Articles by: Anne Kozak

Anne Kozak

Anne Kozak

Contributer at Mount Desert Islander
Anne teaches writing at the College of the Atlantic in Bar Harbor.
  • Bio Lab celebrates banner year

    Bio Lab celebrates banner year

    BAR HARBOR — In opening the annual meeting, board Chair Peter Allen called the MDI Biological Laboratory (MDIBL) faculty the “real meat of the organization. Their peer-reviewed grant funding is remarkable; the science stood up to the challenges of peer review and is a tribute to their hard work, brilliance and ingenuity.” MDIBL President Kevin

  • New chair takes reins at FOA

    New chair takes reins at FOA

    BAR HARBOR— After six years as chair of the board of Friends of Acadia, Ed Samek, FOA’s longest-serving board chair, is passing the gavel to Anne Green, who for the last four years chaired FOA’s development committee. She also was co-chair of the successful $25 million second century capital campaign Both the incoming and outgoing

  • FOA celebrates year of successes

    FOA celebrates year of successes

    BAR HARBOR — In his opening remarks at Friends of Acadia’s annual meeting last week, outgoing board Chair Ed Samek credited the effectiveness of Friends of Acadia’s initiatives to a team effort and called 2016 – Acadia’s centennial and FOA’s 30th anniversary – the best of times. While some were concerned that nothing could match

  • David Rockefeller Sr.: Philanthropist, conservationist dies

    David Rockefeller Sr.: Philanthropist, conservationist dies

    MOUNT DESERT — Longtime Seal Harbor summer resident David Rockefeller Sr. died in his sleep at his Pocantico Hills, N.Y., home on Monday, March 20, at the age of 101. Rockefeller was born in Manhattan on June 12, 1915, the youngest child of John D. Rockefeller Jr. and Abby Aldrich Rockefeller, and the grandson of

  • Evans book profiles lab commitment

    Evans book profiles lab commitment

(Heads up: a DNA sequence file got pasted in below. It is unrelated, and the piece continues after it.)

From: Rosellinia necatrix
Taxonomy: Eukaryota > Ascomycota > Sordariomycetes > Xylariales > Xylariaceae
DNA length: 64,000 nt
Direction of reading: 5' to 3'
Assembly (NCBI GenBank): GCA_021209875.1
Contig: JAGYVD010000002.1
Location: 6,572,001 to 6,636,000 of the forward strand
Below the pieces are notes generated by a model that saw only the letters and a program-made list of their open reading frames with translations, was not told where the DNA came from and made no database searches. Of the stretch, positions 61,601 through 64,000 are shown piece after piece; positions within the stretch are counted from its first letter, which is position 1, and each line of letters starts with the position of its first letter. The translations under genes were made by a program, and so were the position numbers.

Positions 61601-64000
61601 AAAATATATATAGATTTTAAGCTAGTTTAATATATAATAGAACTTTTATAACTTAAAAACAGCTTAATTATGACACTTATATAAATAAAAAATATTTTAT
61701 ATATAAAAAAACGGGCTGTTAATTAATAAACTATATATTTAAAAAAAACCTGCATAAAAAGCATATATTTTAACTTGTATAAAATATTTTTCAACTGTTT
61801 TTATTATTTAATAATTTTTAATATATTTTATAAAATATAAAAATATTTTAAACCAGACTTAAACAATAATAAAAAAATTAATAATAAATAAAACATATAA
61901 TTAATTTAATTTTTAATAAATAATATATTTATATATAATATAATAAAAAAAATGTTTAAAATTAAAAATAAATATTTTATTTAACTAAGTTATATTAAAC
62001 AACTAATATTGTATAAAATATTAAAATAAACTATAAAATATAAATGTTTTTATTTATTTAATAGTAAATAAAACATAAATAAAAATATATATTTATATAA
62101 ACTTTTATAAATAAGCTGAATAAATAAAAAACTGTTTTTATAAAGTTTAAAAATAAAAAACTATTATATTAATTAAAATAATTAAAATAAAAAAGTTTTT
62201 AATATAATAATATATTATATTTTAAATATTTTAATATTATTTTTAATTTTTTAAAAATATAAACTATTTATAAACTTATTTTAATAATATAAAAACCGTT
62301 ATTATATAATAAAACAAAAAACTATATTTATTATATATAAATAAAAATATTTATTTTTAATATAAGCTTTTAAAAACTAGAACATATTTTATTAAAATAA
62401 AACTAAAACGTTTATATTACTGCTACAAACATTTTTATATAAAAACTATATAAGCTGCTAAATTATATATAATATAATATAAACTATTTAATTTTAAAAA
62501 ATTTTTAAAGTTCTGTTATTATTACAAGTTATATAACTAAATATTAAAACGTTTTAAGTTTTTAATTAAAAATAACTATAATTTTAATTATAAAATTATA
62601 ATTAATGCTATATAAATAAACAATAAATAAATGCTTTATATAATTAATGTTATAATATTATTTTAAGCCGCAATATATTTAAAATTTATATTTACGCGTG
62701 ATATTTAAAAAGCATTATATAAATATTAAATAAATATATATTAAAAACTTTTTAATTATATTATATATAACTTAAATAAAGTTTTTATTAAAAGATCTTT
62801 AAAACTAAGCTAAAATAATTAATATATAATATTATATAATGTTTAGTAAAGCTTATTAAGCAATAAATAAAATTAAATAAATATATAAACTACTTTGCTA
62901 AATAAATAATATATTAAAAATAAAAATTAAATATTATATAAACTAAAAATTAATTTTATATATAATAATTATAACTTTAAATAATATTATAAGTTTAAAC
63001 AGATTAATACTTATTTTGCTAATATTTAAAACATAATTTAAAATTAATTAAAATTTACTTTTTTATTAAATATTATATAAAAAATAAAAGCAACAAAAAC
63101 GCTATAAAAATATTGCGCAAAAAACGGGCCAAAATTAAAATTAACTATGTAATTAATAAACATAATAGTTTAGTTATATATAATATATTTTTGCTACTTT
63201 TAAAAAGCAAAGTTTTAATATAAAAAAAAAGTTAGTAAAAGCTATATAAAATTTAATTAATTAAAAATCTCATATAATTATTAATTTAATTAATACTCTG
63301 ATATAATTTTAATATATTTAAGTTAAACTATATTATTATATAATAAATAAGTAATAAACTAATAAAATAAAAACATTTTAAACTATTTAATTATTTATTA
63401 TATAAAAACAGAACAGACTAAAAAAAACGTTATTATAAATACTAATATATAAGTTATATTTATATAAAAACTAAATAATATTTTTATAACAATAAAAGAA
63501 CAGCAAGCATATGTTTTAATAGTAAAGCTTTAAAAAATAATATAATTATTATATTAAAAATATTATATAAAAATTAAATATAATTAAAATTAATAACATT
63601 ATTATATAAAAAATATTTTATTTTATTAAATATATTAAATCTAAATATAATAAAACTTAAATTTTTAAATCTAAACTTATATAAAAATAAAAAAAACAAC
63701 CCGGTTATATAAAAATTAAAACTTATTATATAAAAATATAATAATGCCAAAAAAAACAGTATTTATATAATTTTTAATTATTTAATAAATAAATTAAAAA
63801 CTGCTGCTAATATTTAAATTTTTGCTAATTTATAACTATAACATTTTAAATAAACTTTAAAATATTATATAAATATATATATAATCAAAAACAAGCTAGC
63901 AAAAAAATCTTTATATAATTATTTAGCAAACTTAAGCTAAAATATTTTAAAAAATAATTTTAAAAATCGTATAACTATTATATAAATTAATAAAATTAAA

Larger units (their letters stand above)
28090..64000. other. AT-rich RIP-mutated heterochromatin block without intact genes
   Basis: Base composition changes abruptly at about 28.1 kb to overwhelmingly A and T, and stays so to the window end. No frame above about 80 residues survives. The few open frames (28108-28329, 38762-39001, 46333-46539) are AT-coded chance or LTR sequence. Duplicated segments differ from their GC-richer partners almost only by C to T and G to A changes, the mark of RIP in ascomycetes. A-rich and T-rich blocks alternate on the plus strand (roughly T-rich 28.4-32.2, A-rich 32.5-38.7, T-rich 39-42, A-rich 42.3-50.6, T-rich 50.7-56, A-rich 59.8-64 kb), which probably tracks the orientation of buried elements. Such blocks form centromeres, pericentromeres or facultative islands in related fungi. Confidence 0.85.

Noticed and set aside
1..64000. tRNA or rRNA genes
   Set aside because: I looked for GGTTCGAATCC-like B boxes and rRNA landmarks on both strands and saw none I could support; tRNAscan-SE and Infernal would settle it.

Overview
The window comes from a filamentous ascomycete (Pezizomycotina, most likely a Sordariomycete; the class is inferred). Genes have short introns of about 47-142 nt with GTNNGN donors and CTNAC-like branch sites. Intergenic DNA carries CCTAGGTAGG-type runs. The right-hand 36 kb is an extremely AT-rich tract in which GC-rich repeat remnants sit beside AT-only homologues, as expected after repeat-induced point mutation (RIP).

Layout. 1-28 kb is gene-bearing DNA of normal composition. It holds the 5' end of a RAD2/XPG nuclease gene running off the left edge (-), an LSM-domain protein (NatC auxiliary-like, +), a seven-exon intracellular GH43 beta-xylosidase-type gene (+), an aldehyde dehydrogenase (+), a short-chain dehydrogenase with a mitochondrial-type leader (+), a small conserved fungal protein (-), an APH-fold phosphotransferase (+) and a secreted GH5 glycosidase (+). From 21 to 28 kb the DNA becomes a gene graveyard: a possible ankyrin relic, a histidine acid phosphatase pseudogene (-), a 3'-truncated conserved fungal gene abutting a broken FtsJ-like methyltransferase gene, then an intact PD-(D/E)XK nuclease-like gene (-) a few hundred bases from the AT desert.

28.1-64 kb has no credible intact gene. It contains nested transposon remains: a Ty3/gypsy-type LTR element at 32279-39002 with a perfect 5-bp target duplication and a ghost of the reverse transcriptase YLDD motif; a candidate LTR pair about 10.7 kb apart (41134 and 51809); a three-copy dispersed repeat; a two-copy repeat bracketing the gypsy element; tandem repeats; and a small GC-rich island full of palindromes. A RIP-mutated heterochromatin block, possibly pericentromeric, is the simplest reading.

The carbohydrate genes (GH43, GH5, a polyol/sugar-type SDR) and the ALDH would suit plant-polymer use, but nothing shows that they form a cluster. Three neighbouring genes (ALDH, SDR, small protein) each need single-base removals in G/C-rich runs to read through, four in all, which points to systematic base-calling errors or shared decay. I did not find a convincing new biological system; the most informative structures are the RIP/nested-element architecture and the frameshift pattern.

BAR HARBOR — Author David Evans’ new book, “Marine Physiology Down East,” provides an important window into the commitment and collegiality of the many scientists who, for over a century, wrote grants and sought other funding to ensure the long-term viability of the MDI Biological Laboratory (MDIBL). Although the lab was founded in 1898,

  • Strange to step down in 2018

    Strange to step down in 2018

    BAR HARBOR — At last week’s annual meeting of the MDI Biological Laboratory (MDIBL), President Kevin Strange announced that he plans to step down in 2018. Both Strange and board Chairman Peter Allen said the focus over the next few years is to continue to position the lab to be sustainable. “The board asked Kevin

  • Gifts fund Acadia’s Trails Forever

    In July 1999, then-Secretary of the Interior Bruce Babbitt announced a second public-private partnership, one he called a landmark initiative – a $13 million project to restore and reopen hiking trails in Acadia National Park. Like the carriage roads, many of these had not been well maintained because of a lack of funds and staff.

  • FOA honors Horner, Russell

    FOA honors Horner, Russell

    Cookie Horner and Jack Russell received the Marianne Edwards award, FOA’s highest award, for their efforts in spearheading the Acadia Centennial task force. In previous years, FOA has given awards for volunteerism, community preservation and conservation, as well as the Marianne Edwards award, but as FOA President David MacDonald noted Horner and Russell embodied the

  • Acadia’s ‘Friends’ steadfast for 30 years

    Acadia’s ‘Friends’ steadfast for 30 years

    BAR HARBOR — While the needs Friends of Acadia (FOA) addressed in its first 25 years involved successful and compelling initiatives – the Island Explorer, Carriage Road Restoration project and Acadia Trials Forever – the challenges now are less tangible and more societal, said FOA president David MacDonald. Today FOA, Acadia National Park and its

  • Carriage roads opened up Acadia’s interior

    Carriage roads opened up Acadia’s interior

    In her book “Mr. Rockefeller’s Roads,” Ann Roberts Rockefeller called the collaboration between her grandfather and Acadia co-founder George B. Dorr “remarkable.” Each,” she wrote, “played a critical role in the development of Acadia National Park and the carriage roads, and neither could have succeeded alone. Dorr provided the political skills to complement Rockefeller’s money,